Achieving a large impact requires bringing effective solutions to scale. Yet before recommending the scale-up of a program or policy, we need to understand if it works in multiple places, how it works, and why it works. We also need to understand the nuances and specific challenges of maintaining effectiveness at scale.

There are then four phases along the path to scale:

  1. Program design: Identify existing solutions or design innovative ones to be evaluated.
  2. Proof of concept: Evaluate if a particular solution to help the poor is effective in a given setting.
  3. Validate and/or adapt the concept: Use field replications to evaluate if and how the solution is effective outside of the original context
  4. Mobilize for scale: Promote or incubate effective solutions. Provide advice and technical assistance to fine-tune the implementation of a solution, ideally integrating it into existing systems.

The vast majority of IPA’s research to date has been in the proof of concept stage. Although an effective solution can still have an impact in that one context, (as in this case study on motivating community health workers), if we want to have an impact on millions of people in different contexts, as in the case of the ultra-poor graduation model, we need more studies that validate or adapt the concept.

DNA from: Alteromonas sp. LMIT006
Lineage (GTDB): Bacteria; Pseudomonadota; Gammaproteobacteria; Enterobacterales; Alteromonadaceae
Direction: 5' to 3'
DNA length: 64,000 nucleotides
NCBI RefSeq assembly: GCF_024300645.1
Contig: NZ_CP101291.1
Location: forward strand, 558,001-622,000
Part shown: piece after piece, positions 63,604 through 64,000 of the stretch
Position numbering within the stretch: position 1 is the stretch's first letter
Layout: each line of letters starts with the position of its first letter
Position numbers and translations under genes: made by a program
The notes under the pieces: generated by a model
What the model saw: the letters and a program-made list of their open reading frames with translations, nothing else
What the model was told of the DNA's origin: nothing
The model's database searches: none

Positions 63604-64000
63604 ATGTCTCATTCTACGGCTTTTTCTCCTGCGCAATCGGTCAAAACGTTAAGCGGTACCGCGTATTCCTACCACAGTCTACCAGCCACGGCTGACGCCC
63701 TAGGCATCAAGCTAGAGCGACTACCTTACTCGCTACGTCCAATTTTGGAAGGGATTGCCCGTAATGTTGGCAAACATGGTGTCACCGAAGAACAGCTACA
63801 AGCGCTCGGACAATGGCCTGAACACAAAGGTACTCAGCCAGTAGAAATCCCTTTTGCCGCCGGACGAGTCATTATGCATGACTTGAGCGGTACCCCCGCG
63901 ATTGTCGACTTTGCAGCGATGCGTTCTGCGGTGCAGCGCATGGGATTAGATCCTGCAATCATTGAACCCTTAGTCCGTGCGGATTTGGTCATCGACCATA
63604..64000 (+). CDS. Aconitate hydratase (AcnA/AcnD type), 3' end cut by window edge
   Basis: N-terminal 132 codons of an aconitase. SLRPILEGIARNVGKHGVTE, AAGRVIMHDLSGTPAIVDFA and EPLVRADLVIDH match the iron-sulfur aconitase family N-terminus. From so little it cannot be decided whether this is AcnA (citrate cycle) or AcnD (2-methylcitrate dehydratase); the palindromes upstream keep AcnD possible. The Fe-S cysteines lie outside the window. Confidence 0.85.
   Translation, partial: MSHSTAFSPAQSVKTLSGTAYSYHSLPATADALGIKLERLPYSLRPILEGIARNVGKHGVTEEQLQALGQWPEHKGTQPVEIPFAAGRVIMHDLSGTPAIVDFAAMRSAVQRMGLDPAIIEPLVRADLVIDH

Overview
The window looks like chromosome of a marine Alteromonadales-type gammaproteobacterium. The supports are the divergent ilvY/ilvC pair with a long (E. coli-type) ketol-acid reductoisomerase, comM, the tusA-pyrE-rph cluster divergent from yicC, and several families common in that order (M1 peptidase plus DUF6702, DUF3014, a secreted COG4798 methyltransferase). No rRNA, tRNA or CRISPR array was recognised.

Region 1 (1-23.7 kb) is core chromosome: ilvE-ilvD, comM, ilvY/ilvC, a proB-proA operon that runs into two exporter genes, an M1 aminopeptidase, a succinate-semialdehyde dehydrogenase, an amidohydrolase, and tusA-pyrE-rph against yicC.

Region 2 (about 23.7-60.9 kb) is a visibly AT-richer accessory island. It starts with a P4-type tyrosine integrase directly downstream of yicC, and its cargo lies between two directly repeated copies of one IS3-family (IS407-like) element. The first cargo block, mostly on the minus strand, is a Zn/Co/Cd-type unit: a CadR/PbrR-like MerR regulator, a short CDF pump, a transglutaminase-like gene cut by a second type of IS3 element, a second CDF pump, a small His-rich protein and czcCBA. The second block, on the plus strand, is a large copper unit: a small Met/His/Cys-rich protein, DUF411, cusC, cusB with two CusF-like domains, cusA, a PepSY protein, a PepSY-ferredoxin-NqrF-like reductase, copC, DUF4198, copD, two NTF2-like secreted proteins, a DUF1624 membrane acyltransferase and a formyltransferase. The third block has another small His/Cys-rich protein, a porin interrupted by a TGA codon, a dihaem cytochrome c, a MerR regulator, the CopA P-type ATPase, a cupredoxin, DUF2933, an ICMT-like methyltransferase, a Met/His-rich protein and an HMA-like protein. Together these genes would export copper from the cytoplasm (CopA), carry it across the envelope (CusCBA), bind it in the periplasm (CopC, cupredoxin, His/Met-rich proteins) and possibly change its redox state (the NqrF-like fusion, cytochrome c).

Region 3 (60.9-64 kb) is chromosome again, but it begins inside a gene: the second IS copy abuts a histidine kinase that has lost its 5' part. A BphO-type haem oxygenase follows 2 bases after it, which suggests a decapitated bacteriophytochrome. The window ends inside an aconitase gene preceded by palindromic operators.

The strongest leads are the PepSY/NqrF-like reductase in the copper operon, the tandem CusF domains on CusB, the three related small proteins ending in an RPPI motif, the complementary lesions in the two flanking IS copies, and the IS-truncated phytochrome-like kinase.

In validating and/or adapting a concept beyond the original context, we show how a solution can work effectively in different places and at scale. These kinds of studies ask questions like “Does it work in Ghana as well as it does in India?” or “Does it matter who runs it, the government or an NGO?” or “Does the impact or cost-effectiveness change when we do it with 100,000 people vs. 5,000?” Studies at this stage help us to hone in on the most effective mechanism to advocate for.

Going from the proof of concept stage all the way to embedding the concept into existing government systems to impact millions can take a decade or more. So when we see something works well in more than one context, we start advocating for it more broadly, while still working to answer questions that are outstanding on how to make it the most cost-effective solution at scale.